From: mm on
On Tue, 10 Aug 2010 22:09:24 -0400, Sum Guy <Sum(a)Guy.com> wrote:

>Ed Pawlowski wrote:
>
>> Is the tank full or nearly so? This is a common problem with the
>> OPD tanks. If you open the valve too fast, the surge will cause
>> the float inside to restrict the opening. It is not a Weber

Does hitting it make the float go back to where it was?

>> problem, but a tank design "feature" intended to be a safety
>> device. In most cases, once you've used about 1/4 of the tank
>> the problem goes away.
>
>This didn't happen on the first tank that I used on this grill, but it
>is happening on the next two tanks (I'm on the third tank). And it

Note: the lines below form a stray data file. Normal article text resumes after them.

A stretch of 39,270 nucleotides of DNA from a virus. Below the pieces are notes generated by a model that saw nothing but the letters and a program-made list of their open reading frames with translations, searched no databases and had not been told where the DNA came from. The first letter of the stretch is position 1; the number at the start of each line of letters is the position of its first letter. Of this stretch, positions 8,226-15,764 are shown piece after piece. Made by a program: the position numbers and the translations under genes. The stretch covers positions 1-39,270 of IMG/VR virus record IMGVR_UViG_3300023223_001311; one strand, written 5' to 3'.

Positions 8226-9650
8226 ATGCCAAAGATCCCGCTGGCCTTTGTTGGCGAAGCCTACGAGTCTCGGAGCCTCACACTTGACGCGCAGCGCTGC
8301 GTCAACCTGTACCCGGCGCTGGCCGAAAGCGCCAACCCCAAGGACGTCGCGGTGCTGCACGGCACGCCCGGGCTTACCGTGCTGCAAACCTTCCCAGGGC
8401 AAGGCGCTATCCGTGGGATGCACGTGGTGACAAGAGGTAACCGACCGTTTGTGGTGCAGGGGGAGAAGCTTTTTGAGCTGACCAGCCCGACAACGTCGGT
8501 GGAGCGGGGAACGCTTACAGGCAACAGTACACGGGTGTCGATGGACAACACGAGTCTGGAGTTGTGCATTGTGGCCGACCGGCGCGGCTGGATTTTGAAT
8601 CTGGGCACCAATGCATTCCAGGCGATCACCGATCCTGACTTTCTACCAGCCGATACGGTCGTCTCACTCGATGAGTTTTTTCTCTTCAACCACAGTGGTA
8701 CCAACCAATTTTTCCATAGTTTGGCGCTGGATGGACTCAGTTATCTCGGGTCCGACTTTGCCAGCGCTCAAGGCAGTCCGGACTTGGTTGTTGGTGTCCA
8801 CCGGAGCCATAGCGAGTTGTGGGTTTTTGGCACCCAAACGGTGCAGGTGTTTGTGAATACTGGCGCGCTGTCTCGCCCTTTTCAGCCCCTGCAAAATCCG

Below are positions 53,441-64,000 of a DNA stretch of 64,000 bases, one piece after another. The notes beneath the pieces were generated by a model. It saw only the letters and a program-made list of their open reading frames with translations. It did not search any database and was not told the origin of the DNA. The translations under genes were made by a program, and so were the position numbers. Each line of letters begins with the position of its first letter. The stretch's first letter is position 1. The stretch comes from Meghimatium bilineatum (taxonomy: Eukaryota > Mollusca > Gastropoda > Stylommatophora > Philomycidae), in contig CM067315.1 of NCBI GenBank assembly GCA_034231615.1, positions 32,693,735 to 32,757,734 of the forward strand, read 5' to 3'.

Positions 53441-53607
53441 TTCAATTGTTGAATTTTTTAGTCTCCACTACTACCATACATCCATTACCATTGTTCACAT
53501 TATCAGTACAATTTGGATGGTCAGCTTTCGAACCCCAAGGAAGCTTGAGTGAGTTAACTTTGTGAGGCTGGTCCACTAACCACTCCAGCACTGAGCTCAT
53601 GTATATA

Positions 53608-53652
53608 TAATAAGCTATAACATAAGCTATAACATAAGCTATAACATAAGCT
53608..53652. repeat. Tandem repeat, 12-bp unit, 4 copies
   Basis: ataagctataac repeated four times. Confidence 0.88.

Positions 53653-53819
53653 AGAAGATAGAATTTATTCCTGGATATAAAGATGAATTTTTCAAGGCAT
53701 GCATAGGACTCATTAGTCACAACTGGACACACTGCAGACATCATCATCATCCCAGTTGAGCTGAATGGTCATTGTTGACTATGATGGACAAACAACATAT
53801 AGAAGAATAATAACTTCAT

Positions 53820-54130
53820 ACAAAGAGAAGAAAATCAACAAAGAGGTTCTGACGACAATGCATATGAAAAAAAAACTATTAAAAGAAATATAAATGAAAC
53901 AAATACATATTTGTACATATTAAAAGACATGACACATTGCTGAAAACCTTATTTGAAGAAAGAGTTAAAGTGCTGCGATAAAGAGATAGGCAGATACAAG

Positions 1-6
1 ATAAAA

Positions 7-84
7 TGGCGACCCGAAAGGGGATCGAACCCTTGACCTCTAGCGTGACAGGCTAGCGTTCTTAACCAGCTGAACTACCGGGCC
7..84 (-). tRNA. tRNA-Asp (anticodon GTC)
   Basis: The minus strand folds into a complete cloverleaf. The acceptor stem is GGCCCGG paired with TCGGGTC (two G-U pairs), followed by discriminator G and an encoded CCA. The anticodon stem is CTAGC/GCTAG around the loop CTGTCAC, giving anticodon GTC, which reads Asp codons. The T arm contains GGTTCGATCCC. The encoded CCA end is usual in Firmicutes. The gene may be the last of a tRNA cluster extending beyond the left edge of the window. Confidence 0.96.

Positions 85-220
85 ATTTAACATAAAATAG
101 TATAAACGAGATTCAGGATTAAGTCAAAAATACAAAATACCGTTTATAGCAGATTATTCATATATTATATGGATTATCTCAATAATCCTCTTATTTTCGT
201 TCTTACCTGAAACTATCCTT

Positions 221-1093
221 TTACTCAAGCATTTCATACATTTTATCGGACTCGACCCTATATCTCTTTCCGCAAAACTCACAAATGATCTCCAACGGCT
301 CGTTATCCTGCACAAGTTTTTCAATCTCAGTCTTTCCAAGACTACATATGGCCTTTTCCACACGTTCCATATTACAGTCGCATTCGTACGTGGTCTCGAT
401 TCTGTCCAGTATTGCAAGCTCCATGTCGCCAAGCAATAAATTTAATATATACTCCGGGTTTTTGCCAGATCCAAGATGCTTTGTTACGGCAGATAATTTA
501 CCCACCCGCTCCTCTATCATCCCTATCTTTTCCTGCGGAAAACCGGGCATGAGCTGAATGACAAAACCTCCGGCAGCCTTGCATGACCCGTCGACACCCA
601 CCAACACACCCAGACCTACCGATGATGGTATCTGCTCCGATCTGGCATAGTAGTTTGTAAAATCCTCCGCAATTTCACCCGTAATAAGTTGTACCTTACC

>doesn't seem to matter if the tank is full, 3/4 full or almost empty.
>
>I got the 2'nd and 3'rd tank from the same place - not the same place as
>the first tank.

Maybe you need to buy from the guy who sells defective tanks.

Safety is the curse of modernity. Like those stupid things that make
the lawnmower turn off when you let go of it. What do they think I've
driving, a locomotive. I alwasys wire the things so the mower stays
on.
From: JoeSpareBedroom on
"Sum Guy" <Sum(a)Guy.com> wrote in message news:4C6299D3.769BDE94(a)Guy.com...
> Smitty Two wrote:
>
>> What "tanks" you be talking about? The manual you linked to was for
>> a natural gas grill.
>
> My mistake. Here is the correct manual:
>
> http://weber.com/help/manuals/pdf_files/2009_grills/Genesis_310_320_LP_OwnersGuide_89478_092409.pdf
>
> There are many more references to a "regulator", but the most useful
> appear in the troubleshooting section on page 17:


Let us know what you find out when you call Weber. They're very helpful on
the phone.